The ‘expressed’ milk would be sent home through our personal ‘express’ service of Mithilesh-our man Friday who began initially as a mere driver.
Milk was fed to our son at home by two mothers. Rahul’s and mine.
There was nothing nice about expressing milk. Despite the best apparatus available in shops, it was one of the most painful exercises.
Infact, the walk to the neo-natal ICU was painful. On second thoughts it was delightful at the same time.
Half baked babies- Primies lay in small cotton sheets with a bright light over their miniscule bodies.
They came into this wonderful world much before their time. Now, they needed to be cared for and were given the same biosphere as the inside of their mother’s womb to be able to open their eyes and breathe on their own.
Fighters. All of them.
All babies lying on their belly. Some, the size of a little more than our palm.
Tiny, little, soft, wrinkled hands and feet.
And horrible but lifesaving tubes and wires in them.
I knew why I was sent here. To learn and appreciate what we have.
How could I be cribbing or questioning my state?
Looking at those babies all I could do was smile and say a silent prayer that they all be well very soon and in their mothers and fathers arms.
It was a big hall with incubation terminals all over.
I had to walk to the other end into a small room for expressing milk.
As I did, I realized that the Neo Natal ICU, inspite of seeming like a pin drop silence zone, had music playing in the background.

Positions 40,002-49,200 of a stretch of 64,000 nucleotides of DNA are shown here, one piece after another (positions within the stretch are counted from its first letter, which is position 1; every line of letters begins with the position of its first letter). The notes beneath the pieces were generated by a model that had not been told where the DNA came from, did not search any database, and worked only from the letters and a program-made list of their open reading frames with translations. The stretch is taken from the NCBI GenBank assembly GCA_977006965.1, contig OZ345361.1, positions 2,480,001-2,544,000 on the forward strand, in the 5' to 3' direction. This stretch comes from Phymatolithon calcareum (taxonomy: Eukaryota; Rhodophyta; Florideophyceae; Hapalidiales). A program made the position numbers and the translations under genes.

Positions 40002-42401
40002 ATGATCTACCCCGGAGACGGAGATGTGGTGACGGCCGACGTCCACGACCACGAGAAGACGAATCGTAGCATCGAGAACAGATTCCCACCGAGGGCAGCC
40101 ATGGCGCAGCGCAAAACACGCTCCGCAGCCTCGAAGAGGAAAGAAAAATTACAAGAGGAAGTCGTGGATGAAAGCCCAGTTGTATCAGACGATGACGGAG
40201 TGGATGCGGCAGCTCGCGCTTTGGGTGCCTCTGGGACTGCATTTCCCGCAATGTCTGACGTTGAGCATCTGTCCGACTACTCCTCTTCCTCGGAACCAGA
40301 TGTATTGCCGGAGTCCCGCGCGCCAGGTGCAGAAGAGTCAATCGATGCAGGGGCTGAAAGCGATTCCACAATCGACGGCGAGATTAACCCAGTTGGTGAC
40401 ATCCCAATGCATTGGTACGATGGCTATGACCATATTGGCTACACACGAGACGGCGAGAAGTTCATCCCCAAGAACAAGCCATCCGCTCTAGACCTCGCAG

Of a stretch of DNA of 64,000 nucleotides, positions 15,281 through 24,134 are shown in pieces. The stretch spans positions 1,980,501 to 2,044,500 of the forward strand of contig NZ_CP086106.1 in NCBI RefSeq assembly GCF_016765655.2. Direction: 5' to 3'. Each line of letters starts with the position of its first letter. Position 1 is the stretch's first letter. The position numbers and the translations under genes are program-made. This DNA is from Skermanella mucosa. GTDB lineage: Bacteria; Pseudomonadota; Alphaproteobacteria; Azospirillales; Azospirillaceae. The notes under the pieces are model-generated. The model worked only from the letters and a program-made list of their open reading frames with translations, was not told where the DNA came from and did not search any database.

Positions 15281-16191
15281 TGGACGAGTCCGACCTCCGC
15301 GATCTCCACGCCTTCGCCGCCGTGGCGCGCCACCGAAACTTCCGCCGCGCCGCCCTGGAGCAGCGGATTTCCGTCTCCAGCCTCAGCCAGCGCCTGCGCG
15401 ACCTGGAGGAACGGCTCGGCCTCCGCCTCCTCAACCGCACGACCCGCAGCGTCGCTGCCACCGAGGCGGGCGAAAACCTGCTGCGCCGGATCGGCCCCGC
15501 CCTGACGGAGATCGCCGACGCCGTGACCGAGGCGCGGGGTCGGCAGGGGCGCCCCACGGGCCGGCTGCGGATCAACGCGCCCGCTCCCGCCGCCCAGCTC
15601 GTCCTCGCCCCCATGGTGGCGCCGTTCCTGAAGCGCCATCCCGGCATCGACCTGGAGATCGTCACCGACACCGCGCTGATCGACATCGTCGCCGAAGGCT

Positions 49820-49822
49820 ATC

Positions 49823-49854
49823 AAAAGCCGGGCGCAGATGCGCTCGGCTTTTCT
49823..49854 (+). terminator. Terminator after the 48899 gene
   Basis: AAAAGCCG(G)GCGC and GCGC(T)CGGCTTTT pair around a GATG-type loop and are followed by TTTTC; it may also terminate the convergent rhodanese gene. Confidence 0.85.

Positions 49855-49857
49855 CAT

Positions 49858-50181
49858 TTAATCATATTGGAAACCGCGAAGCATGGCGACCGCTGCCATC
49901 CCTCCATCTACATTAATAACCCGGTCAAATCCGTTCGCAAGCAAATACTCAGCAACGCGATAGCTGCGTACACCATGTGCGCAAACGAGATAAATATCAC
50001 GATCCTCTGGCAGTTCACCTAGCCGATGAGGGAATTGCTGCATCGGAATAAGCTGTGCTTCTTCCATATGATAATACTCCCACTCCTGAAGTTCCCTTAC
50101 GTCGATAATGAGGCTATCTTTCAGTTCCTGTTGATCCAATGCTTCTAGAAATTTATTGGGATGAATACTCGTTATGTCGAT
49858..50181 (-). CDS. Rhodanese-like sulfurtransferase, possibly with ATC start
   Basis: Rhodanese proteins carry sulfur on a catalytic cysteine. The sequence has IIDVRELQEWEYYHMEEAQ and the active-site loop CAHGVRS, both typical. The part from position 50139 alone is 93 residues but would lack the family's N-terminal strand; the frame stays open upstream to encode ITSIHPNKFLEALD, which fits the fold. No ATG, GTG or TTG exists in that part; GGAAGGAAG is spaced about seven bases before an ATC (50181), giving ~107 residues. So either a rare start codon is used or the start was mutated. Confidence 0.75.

Did I hear a Hindi film song? Hello, did I hear the Radio Mirchi Jingle play???
I wanted to scream and shout with excitement and tell everyone, including the babies, “ Hey! I work in Radio Mirchi! Hey, I am Radio Mirchi!”
I asked one of the nurses about the music playing there. She replied, matter of factly, “Haan, our babies love music. They love Radio Mirchi. They sleep better with music on. It is on 24/7”
I had goose bumps.
This was the time when private FM stations had eventually made a mark in Delhi. But this? This was something else. I smsed the core team of Radio Mirchi about the amazing experience!!!!
As I tried to while away my time one evening, I felt I a pair of eyes on me. I turned towards the main door right beneath the TV.
A man in his forties, hands clasped at the back, he bent a little to peep into the ward. He then turned and went away.
10 days of hospitalization got extended to 14.
Each day seemed a century.